My friend Cait and I have been exchanging zeros. I posted a screenshot of my newly empty Gmail inbox, and challenged her to do the same, and she did. Now we’re competing to get to zero as often as possible.
Email has become almost a breeze for me (after struggling with it for years) due to a discovery I made during my extreme decluttering campaign: having zero clutter is an entirely different experience than having a little clutter. The psychological effect of reducing any type of mess to zero is profound. It feels like a noisy fan has shut off.
Now I love the feeling of being at zero, and I never want to be far from it. Every neglected possession, unanswered email or open browser tab is like a little hook in your brain. There isn’t a huge difference in how it feels to have six of these hooks in your brain versus having eighty, but there is a vast difference between having some and having zero.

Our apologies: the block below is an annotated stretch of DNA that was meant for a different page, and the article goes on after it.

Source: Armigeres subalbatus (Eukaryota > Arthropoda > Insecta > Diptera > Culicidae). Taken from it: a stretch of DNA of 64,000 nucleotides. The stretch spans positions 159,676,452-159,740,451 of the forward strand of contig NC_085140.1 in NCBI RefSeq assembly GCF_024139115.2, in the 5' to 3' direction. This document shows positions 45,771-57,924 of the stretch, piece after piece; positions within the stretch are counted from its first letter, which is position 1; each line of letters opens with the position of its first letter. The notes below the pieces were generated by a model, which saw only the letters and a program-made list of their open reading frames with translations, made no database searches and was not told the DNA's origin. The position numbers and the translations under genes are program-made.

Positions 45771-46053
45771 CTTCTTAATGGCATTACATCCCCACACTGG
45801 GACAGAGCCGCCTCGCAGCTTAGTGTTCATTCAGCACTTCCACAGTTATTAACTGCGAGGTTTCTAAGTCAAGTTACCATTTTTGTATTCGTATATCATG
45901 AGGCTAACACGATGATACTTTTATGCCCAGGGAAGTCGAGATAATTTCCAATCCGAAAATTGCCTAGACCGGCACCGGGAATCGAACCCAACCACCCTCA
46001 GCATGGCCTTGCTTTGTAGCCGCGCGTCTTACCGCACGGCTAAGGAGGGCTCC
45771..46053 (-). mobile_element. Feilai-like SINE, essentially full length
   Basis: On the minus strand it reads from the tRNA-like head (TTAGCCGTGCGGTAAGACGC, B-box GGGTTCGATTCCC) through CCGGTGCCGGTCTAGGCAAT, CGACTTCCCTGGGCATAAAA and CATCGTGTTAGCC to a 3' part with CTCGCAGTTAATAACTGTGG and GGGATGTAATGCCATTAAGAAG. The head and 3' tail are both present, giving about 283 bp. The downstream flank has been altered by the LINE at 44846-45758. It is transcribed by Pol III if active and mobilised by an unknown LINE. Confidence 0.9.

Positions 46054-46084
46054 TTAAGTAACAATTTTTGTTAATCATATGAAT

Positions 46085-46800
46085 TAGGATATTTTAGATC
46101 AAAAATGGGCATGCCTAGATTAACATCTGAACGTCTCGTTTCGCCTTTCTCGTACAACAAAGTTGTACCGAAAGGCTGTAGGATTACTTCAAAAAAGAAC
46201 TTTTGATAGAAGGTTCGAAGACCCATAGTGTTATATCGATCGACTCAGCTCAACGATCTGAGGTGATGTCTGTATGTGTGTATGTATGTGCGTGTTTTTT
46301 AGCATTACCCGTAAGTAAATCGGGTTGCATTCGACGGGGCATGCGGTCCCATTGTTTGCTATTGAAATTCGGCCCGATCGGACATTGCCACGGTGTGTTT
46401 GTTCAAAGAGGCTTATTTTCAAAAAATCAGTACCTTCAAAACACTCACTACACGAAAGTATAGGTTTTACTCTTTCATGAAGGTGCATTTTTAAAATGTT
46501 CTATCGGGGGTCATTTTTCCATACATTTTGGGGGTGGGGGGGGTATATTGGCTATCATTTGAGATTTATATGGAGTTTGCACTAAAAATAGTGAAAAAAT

The decluttering post was an international mega-hit— 8,800 12,000 Facebook Likes and counting—which surprised me initially because it seems so pedestrian: arranging items in containers and tossing ugly clothes. But I think most people realize that it’s not really about beautifying your shelves. It’s about turning your home into a better habitat for the mind, one that minimizes the abandoned, the unfinished, and the out-of-place—and creating a lifestyle with fewer “mental fishhooks” snagging your attention.
Whatever is normal to us becomes invisible, no matter how counterproductive, and we’ve simply become accustomed to tracking too many ongoing concerns in our heads. Read More